Bokeh in a photograph is determined by the lens and aperature settings used to create the photograph. To achieve bokeh, you need a fast lens with at least an aperature of f2.8, f2, f1.8, f1.2. Prime lenses work great for bokeh. Shoot in Manual or Aperature Priority, wide open – meaning at your largest f stop (which is the smallest number)
If you do not have a lens with a large aperature as described above, you can also achieve bokeh by increasing the distance between the background and your subject, and increase the distance between your subject and the camera. To achieve highlights hitting the background, shoot with backlighting, or sidelighting.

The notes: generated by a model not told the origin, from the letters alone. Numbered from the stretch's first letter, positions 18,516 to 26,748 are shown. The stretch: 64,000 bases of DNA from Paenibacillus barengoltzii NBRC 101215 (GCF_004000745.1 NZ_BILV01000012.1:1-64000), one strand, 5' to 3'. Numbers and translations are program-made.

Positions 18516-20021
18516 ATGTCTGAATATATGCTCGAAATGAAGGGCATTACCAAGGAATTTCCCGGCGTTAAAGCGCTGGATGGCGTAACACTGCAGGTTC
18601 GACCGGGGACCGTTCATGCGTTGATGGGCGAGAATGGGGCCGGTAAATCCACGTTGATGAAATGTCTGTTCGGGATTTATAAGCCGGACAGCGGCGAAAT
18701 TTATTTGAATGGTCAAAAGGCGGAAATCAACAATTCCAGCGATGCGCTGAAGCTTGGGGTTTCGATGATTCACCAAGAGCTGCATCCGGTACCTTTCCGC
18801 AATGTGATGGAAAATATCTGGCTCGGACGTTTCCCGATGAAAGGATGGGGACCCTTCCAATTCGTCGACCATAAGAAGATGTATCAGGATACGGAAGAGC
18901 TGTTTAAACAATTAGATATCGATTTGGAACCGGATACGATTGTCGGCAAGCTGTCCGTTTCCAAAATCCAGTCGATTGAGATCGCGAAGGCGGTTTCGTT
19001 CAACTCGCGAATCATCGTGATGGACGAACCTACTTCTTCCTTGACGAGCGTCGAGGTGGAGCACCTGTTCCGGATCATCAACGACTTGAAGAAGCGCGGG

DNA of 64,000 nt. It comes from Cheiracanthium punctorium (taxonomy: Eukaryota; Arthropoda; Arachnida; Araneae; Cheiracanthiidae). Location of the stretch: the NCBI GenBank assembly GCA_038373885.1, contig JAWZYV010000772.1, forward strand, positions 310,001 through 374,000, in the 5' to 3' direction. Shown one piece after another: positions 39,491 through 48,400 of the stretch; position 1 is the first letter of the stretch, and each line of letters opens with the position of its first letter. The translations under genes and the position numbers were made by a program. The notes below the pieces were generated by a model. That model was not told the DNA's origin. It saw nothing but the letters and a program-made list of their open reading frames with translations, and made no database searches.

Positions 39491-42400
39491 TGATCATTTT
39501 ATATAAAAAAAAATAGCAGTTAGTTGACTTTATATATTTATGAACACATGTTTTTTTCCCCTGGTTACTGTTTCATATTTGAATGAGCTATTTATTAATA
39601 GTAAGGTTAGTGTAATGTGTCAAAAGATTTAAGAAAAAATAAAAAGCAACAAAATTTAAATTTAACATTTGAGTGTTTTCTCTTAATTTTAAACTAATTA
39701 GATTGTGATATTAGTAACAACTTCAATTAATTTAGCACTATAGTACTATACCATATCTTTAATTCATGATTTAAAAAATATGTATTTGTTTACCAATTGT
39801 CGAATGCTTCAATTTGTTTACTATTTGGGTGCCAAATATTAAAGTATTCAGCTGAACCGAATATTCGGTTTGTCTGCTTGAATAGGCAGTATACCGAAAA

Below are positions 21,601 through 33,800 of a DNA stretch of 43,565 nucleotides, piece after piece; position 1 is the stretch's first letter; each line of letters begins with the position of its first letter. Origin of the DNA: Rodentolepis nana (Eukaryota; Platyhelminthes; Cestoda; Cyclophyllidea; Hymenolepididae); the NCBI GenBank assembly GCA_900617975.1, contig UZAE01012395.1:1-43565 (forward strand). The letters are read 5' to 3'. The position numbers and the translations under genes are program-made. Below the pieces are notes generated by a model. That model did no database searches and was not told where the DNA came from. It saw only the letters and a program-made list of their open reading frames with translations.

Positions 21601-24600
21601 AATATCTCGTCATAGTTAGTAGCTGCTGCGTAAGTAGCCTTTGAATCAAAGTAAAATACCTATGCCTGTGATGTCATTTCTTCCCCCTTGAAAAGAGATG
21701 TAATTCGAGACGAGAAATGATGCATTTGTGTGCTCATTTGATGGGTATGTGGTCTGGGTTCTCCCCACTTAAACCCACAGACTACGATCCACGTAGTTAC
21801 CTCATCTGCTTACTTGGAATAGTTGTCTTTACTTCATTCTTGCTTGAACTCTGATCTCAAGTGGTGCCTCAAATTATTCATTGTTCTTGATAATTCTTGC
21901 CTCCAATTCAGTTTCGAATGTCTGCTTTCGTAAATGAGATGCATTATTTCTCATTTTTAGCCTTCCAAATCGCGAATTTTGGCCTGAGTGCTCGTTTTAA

Bokeh – Wikipedia In photography, bokeh (originally /ˈboʊkɛ/, /ˈboʊkeɪ/ BOH-kay — also sometimes pronounced as /ˈboʊkə/ BOH-kə, Japanese: [boke]) is the aesthetic quality of the blur produced in the out-of-focus parts of an image produced by a lens. Bokeh has been defined as “the way the lens renders out-of-focus points of light”.